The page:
According to a recent report, as many as 2.5 billion online photos get stolen every day. A new strategic partnership between Flickr and Pixsy aims to reduce this number. Or at least, to help you protect your work and take legal action. The two companies are about to make it easier for photographers to track their images, and if necessary, to take legal action in an effort to preserve the integrity and value of their work.
Since Flickr got acquired by SmugMug, there have been some significant changes on the platform. One of them is the 1000-image limit for Free accounts, with all the excess photos being deleted. However, Flickr has announced that all Creative Commons images will be protected from the deletion, as well as “In Memoriam” accounts dedicated to deceased members.
SmugMug’s acquisition of Flickr brought some changes to the platform, including the limitation to free accounts, which can now only contain up to 1,000 images. If you have a free account with over 1,000 photos, today is the last day to upgrade to Pro because starting tomorrow, Flickr will delete all your excess photos. With some exceptions, though.
Yesterday Flickr made their first big restructuring announcement since recently being purchased by SmugMug. Beginning next year on January 8th, Flickr will limit free accounts to 1,000 photos. The previously offered free 1 terabyte of storage goes away. At the same time Flickr is returning their paid pro account to unlimited storage which had been their original offer before capping new Pro accounts at 1 terabyte back in 2013. If you were Pro before 2013 you were considered “old school” Pro and kept your unlimited storage, but new accounts were limited. Now all Pro accounts are back to being unlimited.
Since Flickr was acquired by SmugMug, I have been wondering what changes this will bring to the not-so-popular-anymore platform. And now the big changes are finally coming. First of all, you soon won’t need a Yahoo! account to sign in to Flickr. But the changes are also coming to the Pro and Free accounts, limiting the free ones to 1,000 images.
Photography used to be my main hobby. I did nature, street, travel and other “solo” photography styles. I posted stuff on Flickr and it was good. A few of my photos ended up on Explore, some local news websites used my pictures in articles, I even had a guest article on PetaPixel. I really enjoyed the balance of shooting and exposure. This was 2009-2014.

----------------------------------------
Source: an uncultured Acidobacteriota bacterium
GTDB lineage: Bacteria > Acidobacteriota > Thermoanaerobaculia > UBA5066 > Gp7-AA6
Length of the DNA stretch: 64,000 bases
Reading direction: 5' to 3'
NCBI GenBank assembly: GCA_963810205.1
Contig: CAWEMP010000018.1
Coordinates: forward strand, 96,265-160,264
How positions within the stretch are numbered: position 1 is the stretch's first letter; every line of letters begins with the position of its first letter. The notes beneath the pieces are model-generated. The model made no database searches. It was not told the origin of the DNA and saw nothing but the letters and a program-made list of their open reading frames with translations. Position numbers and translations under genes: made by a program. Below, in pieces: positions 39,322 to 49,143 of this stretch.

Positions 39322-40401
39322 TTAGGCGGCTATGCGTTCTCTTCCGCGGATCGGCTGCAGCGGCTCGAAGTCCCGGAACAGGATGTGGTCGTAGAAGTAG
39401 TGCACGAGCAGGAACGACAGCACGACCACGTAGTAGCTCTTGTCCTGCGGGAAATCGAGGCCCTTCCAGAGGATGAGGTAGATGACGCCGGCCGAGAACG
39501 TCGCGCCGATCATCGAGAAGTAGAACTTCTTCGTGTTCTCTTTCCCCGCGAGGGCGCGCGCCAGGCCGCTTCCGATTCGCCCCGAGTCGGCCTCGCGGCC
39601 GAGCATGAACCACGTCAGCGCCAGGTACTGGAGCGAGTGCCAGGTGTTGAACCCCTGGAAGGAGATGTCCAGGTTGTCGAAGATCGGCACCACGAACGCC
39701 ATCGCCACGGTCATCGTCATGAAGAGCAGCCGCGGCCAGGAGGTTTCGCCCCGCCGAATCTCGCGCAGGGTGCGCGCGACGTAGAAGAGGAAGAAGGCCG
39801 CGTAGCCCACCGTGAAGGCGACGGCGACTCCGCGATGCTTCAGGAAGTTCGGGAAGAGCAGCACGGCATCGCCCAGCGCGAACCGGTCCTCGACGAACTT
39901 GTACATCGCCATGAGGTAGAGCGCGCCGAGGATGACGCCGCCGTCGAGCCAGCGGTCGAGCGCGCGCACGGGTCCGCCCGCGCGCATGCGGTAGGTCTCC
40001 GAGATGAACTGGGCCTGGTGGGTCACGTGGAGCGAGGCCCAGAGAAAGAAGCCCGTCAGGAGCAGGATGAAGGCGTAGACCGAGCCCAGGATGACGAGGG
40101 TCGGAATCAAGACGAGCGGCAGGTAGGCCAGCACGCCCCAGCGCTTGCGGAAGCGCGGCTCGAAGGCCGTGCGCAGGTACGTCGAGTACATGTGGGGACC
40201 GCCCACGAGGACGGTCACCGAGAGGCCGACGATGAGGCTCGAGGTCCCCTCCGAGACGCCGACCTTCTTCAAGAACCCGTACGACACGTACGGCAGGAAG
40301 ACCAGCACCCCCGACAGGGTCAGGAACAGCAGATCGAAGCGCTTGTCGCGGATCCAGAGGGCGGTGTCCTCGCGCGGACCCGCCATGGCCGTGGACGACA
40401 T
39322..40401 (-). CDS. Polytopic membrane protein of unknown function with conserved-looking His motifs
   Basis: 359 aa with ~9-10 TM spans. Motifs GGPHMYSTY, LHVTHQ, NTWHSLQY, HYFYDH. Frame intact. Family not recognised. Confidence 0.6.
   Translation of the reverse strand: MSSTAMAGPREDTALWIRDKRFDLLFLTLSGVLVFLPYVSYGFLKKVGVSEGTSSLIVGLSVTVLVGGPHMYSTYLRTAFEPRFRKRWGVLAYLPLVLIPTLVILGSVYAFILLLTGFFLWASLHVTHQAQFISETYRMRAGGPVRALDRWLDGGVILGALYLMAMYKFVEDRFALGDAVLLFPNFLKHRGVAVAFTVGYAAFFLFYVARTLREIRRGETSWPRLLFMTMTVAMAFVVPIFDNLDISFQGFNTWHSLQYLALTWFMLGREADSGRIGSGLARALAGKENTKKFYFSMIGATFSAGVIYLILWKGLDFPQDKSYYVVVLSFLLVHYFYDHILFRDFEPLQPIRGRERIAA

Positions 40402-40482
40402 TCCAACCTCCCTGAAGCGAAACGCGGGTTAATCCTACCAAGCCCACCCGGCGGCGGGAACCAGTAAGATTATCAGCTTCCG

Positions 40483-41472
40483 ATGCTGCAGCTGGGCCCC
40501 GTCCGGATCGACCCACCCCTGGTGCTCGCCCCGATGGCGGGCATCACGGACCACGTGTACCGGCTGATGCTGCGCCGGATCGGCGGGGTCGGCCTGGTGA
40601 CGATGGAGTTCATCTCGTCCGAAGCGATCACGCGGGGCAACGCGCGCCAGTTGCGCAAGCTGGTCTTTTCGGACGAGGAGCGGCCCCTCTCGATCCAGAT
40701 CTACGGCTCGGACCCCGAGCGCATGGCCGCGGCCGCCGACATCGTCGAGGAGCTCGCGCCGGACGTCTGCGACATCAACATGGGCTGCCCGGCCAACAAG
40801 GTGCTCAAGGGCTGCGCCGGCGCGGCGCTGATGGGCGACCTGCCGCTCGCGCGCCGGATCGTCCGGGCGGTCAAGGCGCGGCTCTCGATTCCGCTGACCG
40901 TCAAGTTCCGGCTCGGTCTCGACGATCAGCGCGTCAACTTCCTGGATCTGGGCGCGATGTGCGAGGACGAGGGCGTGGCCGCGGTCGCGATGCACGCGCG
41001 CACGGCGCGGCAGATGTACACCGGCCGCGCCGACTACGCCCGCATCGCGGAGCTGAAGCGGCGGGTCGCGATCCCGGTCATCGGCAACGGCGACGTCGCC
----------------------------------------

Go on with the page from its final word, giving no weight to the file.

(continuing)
Years ago I had a Flickr account – I didn’t use it much and it languished in oblivion until at some point Flickr deleted it.
I didn’t really give it a second though – I kind of thought of Flickr as a place newbies post snapshots of flowers and sunsets. All the cool photographers used 500px. Flickr is a dead social media platform anyway right?
However, I recently needed a platform where I could keep track of all my published photography, so I opened a new Flickr account – and hello, I discovered that Flickr is actually an amazing tool for your photography business (if you treat it like a tool, not a social media platform).
Here is why I think you should still post your photos to Flickr…
Here is something we did not see coming. SmugMug, a photo management company, just bought Flickr, one of the foundation pillars of online photo sharing.
The purchase amount remains unknown, as well as the other terms of the deal.
Alastair Jolly, Global Marketing Manager for SmugMug tells DIYP that “Through this acquisition, SmugMug will now extend this dedication to the largest photography community in the world benefitting tens of millions more photographers and putting their work and inspiration first. The acquisition also builds on SmugMug’s vision to help photographers at all levels share and sell stories”
If you are a user of either of those services, Smugmug tells DIYP that each site will keep its entity and separate operations. If I had to guess though, I think we will see at least some integration in the future, such as direct import and export and maybe some level or portfolio display utilizing Flickr photos via the SmugMug display system.
For the past couple of months, there’s been a thought in the back of my head: “I should leave Flickr and move somewhere else.” The platform is changing and not in the direction I like. I have, then, become more active on the other photo sharing websites I use and I created accounts on a couple of new ones to try them out. I’m exploring my options. The result: I still have and actively use the Flickr account I’ve had since 2009.
Thinking about moving somewhere else is one thing. But as it turns out, actually doing it is much, much harder for me. It got me thinking why I so desperately cling to Flickr and what it is that makes all other platforms just “not good enough.”